A February 2, 2015, New Yorker article following the career of plaintiffs’ attorney Bill Marler examines how litigation has shaped the food-safety landscape in the absence of robust regulatory oversight.

Viewing the U.S. inspection and recall system through the lens of a 2013 Salmonella Heidelberg outbreak that reportedly sickened an estimated 18,000 people, Wil Hylton interviews Marler as well as current and former federal officials about the complicated evolution and sometimes contradictory mandates of the U.S. Food and Drug Administration (FDA), U.S. Department of Agriculture (USDA) and other agencies responsible for food safety.

In particular, the article notes that many regulators credited Marler with changing the role of lawsuits in food policy. “Where people typically thought of food safety as this three-legged stool—the consumer groups, the government and the industry—Bill sort of came in as a fourth leg and actually was able to effect changes in a way that none of the others really had,” Robert Brackett, former director of the FDA Center for Food Safety and Applied Nutrition, tells Hylton.

Tracking Marler as he moves “from litigation to activism,” the article points to his work with consumer groups such as the Center for Science in the Public Interest as well as an online newsletter underwritten by the attorney. As the number of foodborne E. coli cases continue to wane since USDA declared the pathogen an adulterant, Marler has evidently turned his attention to chicken producers and products as the agency hashes out new regulations for reducing Salmonella contamination.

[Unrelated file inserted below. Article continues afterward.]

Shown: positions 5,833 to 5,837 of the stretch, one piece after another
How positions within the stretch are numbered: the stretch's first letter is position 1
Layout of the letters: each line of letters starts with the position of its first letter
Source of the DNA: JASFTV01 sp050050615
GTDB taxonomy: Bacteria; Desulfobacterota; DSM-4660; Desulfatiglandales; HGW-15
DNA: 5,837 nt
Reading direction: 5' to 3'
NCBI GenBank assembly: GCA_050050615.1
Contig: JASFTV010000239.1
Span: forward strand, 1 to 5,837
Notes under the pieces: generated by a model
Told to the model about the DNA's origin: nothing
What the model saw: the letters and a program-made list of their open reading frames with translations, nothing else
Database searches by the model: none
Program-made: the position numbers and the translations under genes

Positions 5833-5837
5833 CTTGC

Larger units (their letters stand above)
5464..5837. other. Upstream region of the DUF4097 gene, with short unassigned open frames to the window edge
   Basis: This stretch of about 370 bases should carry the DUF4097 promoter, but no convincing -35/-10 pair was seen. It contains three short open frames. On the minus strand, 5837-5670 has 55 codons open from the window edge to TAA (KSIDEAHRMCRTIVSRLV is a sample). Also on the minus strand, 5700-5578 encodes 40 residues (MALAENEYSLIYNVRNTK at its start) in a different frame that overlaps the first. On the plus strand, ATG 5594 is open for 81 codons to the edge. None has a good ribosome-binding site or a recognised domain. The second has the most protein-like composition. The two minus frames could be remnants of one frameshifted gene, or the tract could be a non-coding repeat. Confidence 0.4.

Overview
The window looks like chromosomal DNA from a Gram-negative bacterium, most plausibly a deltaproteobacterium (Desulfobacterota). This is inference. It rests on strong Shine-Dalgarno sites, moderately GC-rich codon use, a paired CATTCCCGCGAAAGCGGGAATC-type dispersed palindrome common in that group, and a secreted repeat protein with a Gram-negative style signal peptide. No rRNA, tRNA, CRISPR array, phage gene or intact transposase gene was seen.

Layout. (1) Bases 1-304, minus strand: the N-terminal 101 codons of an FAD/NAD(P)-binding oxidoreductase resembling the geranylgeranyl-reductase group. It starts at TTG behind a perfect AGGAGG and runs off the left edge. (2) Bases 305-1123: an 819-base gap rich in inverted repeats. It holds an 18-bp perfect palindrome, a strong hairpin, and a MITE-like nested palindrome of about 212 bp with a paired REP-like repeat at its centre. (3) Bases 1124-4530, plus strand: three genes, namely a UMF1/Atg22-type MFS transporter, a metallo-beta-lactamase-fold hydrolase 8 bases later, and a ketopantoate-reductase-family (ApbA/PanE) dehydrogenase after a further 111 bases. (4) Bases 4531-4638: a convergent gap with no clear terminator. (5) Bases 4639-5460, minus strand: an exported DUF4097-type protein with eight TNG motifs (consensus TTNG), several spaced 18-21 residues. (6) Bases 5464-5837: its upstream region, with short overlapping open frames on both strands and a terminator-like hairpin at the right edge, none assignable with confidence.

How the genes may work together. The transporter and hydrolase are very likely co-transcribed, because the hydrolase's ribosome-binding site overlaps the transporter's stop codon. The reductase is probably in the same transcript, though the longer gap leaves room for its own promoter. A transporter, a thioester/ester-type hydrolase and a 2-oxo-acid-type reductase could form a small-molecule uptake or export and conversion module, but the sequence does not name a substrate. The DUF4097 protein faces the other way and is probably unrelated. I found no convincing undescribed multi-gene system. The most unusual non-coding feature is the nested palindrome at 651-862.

“Fifteen years ago, almost all the cases I had were E. coli linked to hamburger, and now I have maybe two or three,” Marler is quoted as saying. “It shows how much progress we’ve made. You might hate lawyers, you might not want us to make money, but look what the beef industry did. Ground beef has learned its lesson—but chicken is still, in many respects, unregulated. So we have to keep fighting.”